The African contribution carnival in America began when the slave masters Europeans allowed them captured Africans to demonstrate their ancestral heritage in art and entertainment on special occasions for recreation and therapeutic. These occasions are days of kings in Cuba, the Jonkonnu, “Ling celebrations and Pink Rochester in the United States and the Caribbean, and Batuque (drumming recreational) in Brazil. The various attempts to revive the enslaved black suits Festival Africans in America are well documented. The first entries describes slaves wearing horned masks and feathered headdresses, wearing shredded strips of fabric or paint their faces and bodies in different colors, just as they had done in their homeland. Some of these elements survive in the modern carnival, also in new forms and materials. many sketches by masked Carnival in Jamaica century by Isaac Belisario documents overs Africans. one of them did during Christmas celebrations in Kingston in 1836, shows a mask with a palm leaf costumes resembling the mask Sangbeto Yoruba and Fon in Nigeria and Benin Republic, respectively. a painting of the date of the celebration in Cuba Re followed in 1870 by the Spanish painter born Victor Patricio de Landaluze shows not only the black figures who play African drums, but also dancers wearing raffia skirts and animal skins. Near the drummers have a masquerade with a conical hat was introduced in Cuba from Ekoi, Abakpa and slaves from Ejagham Nigerian-Cameroon border where disguise is associated with the company’s main ship Ekpe. Now called Abakua is this masquerade is still a feature of the carnival twenty-first century in Cuba. Another African retention in modern carnival of blacks in America and Europe is Moco Jumbie, a masked on stilts. Aside from the fact that this type of disguise abound throughout Africa, appear in prehistoric rock art in the Sahara Desert, the trend during the round head, created about eight thousand years ago.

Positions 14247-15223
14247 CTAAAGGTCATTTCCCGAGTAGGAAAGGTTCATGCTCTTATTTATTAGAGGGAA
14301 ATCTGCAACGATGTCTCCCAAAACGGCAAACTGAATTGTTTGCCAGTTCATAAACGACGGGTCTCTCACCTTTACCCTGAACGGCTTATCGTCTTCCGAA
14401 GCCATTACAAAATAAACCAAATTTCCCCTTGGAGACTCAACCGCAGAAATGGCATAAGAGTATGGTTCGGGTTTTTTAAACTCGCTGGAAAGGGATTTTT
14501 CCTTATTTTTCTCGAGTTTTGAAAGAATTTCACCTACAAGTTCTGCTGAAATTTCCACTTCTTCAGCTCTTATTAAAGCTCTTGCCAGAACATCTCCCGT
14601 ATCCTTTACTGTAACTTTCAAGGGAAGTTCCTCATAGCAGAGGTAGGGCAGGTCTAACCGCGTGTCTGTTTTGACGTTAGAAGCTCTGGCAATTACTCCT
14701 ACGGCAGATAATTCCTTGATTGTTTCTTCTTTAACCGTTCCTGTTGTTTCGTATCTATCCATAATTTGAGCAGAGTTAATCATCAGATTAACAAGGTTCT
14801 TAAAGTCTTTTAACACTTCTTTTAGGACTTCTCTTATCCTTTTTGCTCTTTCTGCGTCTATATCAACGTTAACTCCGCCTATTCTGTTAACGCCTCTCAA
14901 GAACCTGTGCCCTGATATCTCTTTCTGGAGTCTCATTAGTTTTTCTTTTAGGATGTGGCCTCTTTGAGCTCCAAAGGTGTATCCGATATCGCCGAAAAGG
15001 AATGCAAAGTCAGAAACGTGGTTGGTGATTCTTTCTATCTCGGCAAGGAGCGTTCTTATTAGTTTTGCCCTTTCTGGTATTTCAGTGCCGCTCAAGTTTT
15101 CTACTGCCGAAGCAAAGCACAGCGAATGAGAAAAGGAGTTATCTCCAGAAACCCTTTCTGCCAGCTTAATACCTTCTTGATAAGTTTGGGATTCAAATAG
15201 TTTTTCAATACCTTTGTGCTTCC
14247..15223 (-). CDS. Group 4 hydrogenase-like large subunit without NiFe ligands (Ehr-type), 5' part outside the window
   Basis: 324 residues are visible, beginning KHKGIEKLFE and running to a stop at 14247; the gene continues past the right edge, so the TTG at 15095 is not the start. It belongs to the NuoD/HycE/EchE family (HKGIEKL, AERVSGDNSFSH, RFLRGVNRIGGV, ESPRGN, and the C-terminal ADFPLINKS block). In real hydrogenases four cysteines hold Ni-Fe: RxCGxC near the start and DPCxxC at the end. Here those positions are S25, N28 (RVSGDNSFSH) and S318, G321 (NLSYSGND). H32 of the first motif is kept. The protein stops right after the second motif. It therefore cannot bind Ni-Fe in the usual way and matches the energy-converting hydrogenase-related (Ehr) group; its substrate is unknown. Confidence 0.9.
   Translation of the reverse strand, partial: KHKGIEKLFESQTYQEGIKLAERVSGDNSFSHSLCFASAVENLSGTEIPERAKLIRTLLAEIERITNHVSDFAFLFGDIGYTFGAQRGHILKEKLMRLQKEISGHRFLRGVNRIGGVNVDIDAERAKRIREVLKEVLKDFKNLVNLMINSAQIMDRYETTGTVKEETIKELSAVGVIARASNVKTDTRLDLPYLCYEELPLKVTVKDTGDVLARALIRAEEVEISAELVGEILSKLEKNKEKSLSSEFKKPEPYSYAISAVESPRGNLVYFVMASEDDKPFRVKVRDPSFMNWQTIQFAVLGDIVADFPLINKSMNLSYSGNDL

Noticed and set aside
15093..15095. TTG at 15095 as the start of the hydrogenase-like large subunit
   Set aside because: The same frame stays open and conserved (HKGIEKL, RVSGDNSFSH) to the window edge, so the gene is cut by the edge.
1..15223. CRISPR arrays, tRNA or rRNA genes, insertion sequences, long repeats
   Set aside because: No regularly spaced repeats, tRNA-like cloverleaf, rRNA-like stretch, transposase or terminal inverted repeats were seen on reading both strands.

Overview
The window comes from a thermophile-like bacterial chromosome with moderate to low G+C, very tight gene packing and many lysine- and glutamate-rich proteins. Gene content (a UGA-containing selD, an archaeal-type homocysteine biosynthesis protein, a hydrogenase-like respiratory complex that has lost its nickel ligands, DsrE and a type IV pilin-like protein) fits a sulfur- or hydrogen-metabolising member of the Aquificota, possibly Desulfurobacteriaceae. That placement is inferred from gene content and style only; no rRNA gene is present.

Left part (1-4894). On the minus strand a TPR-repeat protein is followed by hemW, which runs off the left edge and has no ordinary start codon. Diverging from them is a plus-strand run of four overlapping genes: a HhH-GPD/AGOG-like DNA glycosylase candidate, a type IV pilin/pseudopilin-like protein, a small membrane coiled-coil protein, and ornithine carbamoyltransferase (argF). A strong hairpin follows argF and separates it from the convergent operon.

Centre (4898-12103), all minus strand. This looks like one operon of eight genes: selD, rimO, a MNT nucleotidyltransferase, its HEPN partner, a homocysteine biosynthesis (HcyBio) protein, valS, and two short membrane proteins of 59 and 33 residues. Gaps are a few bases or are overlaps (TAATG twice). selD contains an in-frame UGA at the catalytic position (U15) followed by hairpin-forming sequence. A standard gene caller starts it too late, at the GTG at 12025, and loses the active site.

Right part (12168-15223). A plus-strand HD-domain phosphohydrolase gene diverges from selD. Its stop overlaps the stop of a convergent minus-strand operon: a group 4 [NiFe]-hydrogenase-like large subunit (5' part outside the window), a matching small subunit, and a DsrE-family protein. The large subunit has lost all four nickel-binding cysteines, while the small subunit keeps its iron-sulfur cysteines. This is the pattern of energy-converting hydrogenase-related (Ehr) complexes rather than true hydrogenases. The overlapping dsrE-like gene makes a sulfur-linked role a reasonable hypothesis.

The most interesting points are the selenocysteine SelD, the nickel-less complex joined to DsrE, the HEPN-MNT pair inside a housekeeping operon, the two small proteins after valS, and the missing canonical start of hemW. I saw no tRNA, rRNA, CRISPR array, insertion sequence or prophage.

First, the public celebration of free blacks and slaves in America during the era of slavery occurred at the edge of the white space. But in the early twentieth century, the liberation brought different degrees of racial integration, black, white, making the Creoles, Indians, and new immigrants from Europe, the Middle East, Asia and South Pacific to run the carnival together. Each group has contributed significantly since the repertoire of carnival dress, whilst at the same time elements borrowed from each other. For example, although the emphasis on the feathers of some masked unprecedented African, Native American influences costumes are obvious and, especially in black Indian costumes Mardi Gras in New Orleans.